Study reveals overall attrition rates continue to decline

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Thursday, August 30, 2007

OLD SAYBROOK, Conn.--TRG Associates, a management consulting firm specializing in the electronic security alarm industry, recently released its 2006 attrition study. Now in its sixth consecutive year of publication, and reporting more than $60 million in RMR, the study gathers attrition numbers from approximately 75 participating companies of all sizes across the United States, Canada and Europe, according to John Brady, president of TRG Associates.
The study aims to provide the industry with a better idea of where customer losses are occurring and highlight the reasons customers are leaving. "One of the dynamics that are characteristic to all of the businesses in this industry and one of the least understood, but most critical, is the attrition, or the loss of customers," said Brady. "We wanted to help management teams get their arms around attrition and manage the losses, and in the meantime benefit the industry by submitting their information to TRG on an annual basis."
Confidential for participating companies, the study divides the attrition results based on region, company size, customer source and customer type.
Overall, 2006 demonstrated an overall reduction in gross attrition numbers for the second year in a row, according to TRG, falling from 11.6 percent to 11.56 percent. The Southwest experienced the most significant improvement in gross attrition, down .8 percent from 2005, followed by the Southeast at .58 percent, and the West at .21 percent. On the other end, the Northeast experienced the most significant increase in gross attrition rates, up .3 percent, followed closely by the Midwest at .28 percent.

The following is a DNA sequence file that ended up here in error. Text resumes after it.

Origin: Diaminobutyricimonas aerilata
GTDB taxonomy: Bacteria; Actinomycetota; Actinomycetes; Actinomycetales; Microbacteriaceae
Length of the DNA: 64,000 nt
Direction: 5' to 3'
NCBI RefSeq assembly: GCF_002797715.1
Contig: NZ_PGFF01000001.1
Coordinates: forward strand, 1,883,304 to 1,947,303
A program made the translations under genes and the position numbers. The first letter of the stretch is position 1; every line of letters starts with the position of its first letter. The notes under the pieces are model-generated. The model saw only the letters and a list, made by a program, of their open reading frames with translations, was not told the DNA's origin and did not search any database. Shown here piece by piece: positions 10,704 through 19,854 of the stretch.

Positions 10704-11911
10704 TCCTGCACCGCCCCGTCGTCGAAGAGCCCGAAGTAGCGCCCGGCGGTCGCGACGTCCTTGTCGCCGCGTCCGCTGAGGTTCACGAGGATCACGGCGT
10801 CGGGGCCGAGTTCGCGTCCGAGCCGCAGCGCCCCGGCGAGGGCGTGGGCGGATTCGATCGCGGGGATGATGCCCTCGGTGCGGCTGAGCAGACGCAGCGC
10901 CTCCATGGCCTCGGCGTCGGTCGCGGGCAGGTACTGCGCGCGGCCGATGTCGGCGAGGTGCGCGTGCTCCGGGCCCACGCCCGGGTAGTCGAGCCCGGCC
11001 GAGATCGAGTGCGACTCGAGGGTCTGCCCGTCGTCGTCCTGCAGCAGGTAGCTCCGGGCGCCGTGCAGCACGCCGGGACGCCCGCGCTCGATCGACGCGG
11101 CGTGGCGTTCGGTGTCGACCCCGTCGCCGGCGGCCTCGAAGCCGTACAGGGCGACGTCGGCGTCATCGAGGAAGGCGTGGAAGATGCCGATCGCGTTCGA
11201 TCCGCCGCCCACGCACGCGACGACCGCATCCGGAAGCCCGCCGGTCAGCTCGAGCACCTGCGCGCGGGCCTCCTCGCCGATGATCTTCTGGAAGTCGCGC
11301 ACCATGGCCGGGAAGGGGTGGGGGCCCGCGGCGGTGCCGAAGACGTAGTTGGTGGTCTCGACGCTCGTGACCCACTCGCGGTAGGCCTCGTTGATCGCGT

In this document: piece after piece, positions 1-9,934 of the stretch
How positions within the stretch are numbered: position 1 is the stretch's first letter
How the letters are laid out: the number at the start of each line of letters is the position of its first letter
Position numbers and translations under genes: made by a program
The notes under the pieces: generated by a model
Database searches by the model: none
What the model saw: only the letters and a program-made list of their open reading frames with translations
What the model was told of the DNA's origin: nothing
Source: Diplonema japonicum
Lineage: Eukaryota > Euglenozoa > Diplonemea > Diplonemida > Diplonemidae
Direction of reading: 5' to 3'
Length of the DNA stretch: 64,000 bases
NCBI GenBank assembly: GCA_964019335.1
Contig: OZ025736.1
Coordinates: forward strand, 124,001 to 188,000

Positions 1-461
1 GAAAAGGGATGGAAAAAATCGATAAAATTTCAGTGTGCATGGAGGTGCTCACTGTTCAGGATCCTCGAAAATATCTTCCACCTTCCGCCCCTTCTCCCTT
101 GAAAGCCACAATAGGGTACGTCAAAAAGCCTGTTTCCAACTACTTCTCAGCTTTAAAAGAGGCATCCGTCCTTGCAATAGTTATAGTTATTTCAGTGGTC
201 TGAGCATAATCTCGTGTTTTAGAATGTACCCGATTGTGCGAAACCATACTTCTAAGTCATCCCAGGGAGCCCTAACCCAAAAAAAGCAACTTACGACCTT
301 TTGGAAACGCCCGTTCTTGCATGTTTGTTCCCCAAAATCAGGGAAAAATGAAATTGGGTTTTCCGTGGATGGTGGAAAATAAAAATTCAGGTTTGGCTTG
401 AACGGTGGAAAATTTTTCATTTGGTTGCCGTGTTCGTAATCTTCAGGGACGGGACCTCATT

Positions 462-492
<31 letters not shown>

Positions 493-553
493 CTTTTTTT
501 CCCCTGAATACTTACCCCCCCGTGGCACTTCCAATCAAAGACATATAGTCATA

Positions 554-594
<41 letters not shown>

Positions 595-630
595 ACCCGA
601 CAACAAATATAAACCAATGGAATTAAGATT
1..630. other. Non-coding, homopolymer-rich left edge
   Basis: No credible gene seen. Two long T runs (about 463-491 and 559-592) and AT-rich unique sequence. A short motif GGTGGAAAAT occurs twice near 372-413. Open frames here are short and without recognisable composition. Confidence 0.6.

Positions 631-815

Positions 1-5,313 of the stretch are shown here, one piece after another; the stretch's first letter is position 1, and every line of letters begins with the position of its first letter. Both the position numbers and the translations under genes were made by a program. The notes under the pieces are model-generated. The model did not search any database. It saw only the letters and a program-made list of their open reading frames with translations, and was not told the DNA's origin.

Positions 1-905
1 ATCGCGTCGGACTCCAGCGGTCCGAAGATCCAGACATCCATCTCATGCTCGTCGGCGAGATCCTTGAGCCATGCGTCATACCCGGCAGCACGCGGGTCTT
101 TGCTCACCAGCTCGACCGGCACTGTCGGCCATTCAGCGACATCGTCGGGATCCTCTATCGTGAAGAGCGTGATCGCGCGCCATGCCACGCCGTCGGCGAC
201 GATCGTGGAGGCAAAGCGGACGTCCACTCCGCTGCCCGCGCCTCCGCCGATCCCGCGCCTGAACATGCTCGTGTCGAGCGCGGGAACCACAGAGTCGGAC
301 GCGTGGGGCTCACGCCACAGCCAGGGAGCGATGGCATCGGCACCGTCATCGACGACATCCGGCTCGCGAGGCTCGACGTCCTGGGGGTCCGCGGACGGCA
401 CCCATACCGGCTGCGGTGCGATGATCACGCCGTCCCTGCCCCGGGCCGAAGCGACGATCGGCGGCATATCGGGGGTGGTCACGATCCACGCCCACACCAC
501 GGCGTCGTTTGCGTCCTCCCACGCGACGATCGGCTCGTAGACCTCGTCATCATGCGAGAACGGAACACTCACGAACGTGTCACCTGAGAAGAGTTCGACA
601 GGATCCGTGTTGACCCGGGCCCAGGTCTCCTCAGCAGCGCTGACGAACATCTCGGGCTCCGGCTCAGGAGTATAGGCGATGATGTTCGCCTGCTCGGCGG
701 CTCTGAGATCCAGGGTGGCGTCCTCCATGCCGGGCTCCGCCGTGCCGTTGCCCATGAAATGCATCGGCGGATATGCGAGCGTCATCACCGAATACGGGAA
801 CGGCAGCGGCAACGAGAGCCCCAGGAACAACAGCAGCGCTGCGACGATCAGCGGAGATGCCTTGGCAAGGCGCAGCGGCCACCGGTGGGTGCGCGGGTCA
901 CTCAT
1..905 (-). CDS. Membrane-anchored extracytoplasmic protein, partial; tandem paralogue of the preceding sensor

The impact of gross attrition losses can be offset by re-signs of customers and other increases in RMR, resulting in net attrition. Brady believes companies are starting to reevaluate how they reduce their net attrition rates by focusing on the locations where they've installed their systems. "Net attrition is going down because companies are becoming more focused on following up with the home, which is their customer, not the people living there," he said.
In 2006, the Midwest experienced the largest reduction in net attrition, driving it down 1.23 percent, followed by the Southeast, which was down 1.07 percent, and the Southwest, down 1.05 percent from 2005. On the other end, the West experienced the largest increase in net attrition, up .39 percent from 2005, followed by the Northeast up .06 percent.
Companies experiencing the most improvement in net attrition were companies with $3,000 to $50,000 in RMR, which decreased their attrition by 1.13 percent from 2005. Companies experiencing the greatest losses in net attrition were companies with $51,000 to $100,000 in RMR, which saw an increase of 1.87 percent in net attrition.
This study also highlights the reasons customers cite for canceling their service. Similar to 2005, the largest percentage of customers cited "moved outside of market," at 29 percent, as the reason to cancel their service, followed by "moved within market" at 17 percent, "collection/non-payment" at 13.3 percent, "lost to competition" at 11.6 percent, and "no longer using system" at 11.3 percent.
For more information about the results of this study, visit www.trgassociates.com.

For more on this story, see the October issue of Security Systems News.